Every five years, USDA and the Dept. of Health & Human Services (HHS), the FDA's parent, develop the Dietary Guidelines for Americans, and every five years it seems they garner less interest.
The Dietary Guidelines Advisory Committee, made up of 20 experts from across the U.S., made its recommendations public in July to little fanfare. Past advisory committee recommendations drew ire from sugar, salt, meat and dairy constituencies, as well as from groups that felt they didn't go far enough in provoking changes in Americans' eating habits.
The 2015 advisory committee report set off contentious debate over warnings about meat and added sugars, recommendations that eggs and coffee are OK and that the environmental impact of food should be considered when choosing foods.
The final 2015 Dietary Guidelines, which were toned down by USDA and HHS, are explained here.
Generally, this year's report stresses the importance of a healthy diet that includes fruits and vegetables, legumes, whole grains, low- or non-fat dairy, seafood, nuts and unsaturated vegetable oils, plus low consumption of red and processed meats, refined grains and sugar-sweetened foods and beverages.
The recommendations in the scientific report are not mandatory, but USDA and HHS –as well as Congress, which has the final say – do consider them as the final report is developed, which is due by the end of this year. In addition to advice for the general population, the guidelines form the foundation for federal food programs, such as the National School Lunch Program and School Breakfast Program, and the Child and Adult Care Food Program.
Some of the key points:
- Reducing Added Sugars: Previous Dietary Guidelines recommended less than 10% of a person's daily calories should come from added sugars; the committee's recommendation is to lower that to 6%. The substitution of low- and no-calorie sweeteners is seen as a useful aid, especially for those suffering from diabetes.
- Increasing Fiber: Fiber was flagged in the previous version and remains a "nutrient of concern," as most Americans are only getting about half the amount of fiber they should get.
Jamie Stang, an associate professor in the University of Minnesota School of Public Health, was one of the committee members. The college published an interview with her that included her highlights:
- Alcohol Intake: "I think it will surprise people. The data we examined showed that even one drink a day for both genders is the limit of what you want to consume. And because some alcohol is consumed with mixers, they add sugars and additional calories."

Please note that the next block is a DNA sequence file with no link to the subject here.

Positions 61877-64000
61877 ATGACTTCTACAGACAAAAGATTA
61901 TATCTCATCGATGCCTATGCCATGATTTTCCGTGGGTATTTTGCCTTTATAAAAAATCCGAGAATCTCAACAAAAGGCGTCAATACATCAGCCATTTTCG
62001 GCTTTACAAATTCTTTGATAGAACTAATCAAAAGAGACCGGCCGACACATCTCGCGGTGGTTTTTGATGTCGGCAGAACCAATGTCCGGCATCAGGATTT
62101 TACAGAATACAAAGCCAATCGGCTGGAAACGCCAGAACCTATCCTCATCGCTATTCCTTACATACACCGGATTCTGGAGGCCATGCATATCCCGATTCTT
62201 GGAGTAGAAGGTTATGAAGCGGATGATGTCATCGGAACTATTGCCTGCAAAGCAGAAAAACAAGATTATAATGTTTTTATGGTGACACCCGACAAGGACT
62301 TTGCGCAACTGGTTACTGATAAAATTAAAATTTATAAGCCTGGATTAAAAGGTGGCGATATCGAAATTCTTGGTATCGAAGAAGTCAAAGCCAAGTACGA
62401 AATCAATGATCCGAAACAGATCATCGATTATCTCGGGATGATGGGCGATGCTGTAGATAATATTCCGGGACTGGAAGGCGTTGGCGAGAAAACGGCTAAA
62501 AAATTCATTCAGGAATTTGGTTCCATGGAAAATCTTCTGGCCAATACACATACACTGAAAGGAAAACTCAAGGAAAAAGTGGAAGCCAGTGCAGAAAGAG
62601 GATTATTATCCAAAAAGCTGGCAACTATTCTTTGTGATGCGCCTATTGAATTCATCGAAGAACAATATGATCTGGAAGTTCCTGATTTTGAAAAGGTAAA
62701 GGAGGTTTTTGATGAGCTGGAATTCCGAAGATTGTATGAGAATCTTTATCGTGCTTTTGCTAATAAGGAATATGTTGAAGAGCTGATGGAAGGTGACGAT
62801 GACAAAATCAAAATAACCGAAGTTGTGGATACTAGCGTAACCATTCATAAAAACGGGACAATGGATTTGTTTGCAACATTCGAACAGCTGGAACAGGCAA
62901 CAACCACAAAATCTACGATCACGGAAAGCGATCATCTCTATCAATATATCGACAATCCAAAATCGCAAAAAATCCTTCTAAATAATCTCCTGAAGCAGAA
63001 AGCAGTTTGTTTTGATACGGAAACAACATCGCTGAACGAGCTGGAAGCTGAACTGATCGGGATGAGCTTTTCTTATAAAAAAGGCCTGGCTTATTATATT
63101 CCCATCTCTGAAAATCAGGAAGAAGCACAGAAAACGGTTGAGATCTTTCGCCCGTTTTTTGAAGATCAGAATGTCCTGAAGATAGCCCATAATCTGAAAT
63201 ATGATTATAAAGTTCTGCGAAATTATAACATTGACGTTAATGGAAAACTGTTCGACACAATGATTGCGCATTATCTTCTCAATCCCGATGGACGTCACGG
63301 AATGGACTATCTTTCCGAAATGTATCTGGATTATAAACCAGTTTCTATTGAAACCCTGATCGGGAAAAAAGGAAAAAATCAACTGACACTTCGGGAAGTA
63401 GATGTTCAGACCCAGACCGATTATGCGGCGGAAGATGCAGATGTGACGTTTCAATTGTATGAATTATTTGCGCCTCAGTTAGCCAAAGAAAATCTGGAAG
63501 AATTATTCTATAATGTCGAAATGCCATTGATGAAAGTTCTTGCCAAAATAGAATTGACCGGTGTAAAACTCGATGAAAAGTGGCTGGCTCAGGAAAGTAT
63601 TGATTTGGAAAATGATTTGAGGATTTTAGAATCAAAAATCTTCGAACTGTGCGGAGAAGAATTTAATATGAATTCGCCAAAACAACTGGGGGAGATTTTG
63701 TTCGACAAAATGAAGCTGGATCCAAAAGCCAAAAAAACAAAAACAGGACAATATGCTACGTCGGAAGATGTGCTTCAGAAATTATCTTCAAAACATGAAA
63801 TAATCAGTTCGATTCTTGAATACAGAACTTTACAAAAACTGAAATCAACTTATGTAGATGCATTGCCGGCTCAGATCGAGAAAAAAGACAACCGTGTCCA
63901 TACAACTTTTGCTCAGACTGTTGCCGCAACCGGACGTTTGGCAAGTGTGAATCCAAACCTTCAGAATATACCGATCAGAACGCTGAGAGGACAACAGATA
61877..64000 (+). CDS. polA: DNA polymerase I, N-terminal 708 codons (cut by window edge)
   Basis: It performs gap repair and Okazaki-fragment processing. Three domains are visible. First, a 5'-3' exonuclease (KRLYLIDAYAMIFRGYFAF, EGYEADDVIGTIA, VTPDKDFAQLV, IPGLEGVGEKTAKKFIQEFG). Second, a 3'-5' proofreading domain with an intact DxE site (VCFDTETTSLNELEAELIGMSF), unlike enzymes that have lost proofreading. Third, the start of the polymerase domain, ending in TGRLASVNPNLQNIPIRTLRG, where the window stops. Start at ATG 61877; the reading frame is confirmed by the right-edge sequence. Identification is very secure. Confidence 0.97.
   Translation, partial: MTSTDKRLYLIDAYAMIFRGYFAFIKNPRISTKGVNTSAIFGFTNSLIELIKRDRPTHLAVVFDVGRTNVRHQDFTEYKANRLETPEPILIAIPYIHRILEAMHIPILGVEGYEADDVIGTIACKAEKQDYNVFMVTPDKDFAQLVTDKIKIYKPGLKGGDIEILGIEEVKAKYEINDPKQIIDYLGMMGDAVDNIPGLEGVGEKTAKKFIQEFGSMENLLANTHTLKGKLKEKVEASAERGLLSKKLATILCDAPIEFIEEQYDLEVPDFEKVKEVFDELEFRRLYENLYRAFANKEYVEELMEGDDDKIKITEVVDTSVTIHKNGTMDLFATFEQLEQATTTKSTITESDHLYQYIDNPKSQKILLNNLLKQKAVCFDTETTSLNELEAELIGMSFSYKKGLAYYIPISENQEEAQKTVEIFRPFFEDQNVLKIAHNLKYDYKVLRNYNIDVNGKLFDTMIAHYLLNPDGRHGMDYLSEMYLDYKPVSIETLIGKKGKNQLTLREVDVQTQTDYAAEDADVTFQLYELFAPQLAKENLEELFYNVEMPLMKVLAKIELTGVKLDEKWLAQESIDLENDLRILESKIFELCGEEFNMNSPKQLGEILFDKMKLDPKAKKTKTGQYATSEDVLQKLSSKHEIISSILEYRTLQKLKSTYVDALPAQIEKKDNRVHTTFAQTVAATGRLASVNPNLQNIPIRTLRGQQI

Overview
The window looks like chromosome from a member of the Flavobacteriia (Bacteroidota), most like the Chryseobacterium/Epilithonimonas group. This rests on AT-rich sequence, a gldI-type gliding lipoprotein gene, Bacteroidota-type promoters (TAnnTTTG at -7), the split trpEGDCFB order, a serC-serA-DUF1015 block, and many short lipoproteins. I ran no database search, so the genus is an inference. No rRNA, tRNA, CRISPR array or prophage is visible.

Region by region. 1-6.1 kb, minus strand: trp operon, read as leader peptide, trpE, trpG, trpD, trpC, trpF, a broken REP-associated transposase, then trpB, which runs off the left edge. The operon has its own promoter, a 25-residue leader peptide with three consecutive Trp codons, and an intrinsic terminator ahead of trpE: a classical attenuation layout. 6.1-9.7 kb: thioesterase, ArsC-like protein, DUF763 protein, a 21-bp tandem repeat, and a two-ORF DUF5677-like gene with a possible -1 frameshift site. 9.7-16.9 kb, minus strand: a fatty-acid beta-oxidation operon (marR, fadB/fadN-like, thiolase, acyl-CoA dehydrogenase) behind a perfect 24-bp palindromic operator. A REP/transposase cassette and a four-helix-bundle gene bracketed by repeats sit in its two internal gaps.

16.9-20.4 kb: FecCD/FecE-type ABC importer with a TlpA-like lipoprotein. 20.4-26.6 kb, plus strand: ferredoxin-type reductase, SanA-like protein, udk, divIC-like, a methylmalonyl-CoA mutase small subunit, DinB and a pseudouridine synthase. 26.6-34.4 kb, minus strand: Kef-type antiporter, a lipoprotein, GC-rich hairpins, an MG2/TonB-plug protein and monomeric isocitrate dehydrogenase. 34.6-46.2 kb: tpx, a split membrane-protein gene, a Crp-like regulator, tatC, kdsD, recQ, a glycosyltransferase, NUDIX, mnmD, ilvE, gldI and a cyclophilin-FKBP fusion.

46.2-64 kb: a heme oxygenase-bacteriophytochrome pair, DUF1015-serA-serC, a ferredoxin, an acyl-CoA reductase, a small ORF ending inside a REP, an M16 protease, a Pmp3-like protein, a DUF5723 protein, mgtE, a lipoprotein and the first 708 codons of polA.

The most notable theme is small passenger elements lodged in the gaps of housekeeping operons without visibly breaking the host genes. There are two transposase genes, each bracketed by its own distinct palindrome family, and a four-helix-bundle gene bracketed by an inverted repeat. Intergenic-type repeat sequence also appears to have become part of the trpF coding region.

- Meats: "There’s a bigger emphasis on eating fish and seafood, particularly for pregnant women and kids. There’s also a little more emphasis on non-animal sources of protein. We’re not saying 'no red meat,' but we’re saying limit red meat."
- New Areas of Exploration: "This is the first time that the report has included separate guidelines for what to consume during pregnancy and lactation. [And] previously the guidelines started at age two … there needs to be a lot more attention paid to [kids] 12-24 months."
- Nutrients of Concern: "We saw that calcium is pretty low in kids. Vitamin D is another concern. [So is vitamin E.] Choline is a relatively new nutrient of concern," said Stang.
Dairy has been a contentious issue with past committee reports. This time, the International Dairy Foods Assn. seemed content, saying the report "affirmed the unmatched health and nutrition benefits that dairy products provide to people of all ages," and especially for children.
Sodium is another key area of interest. The American Heart Assn. noted, "While the committee did not comment on sodium due to the recent review by the National Academy of Sciences, the association encourages HHS and USDA to continue emphasizing the need to reduce sodium intake in the Dietary Guidelines and incorporate the new dietary reference intakes. Reducing excessive sodium intake, of which 70 percent comes from processed, prepackaged and restaurant foods, is critical to reducing cardiovascular disease risk."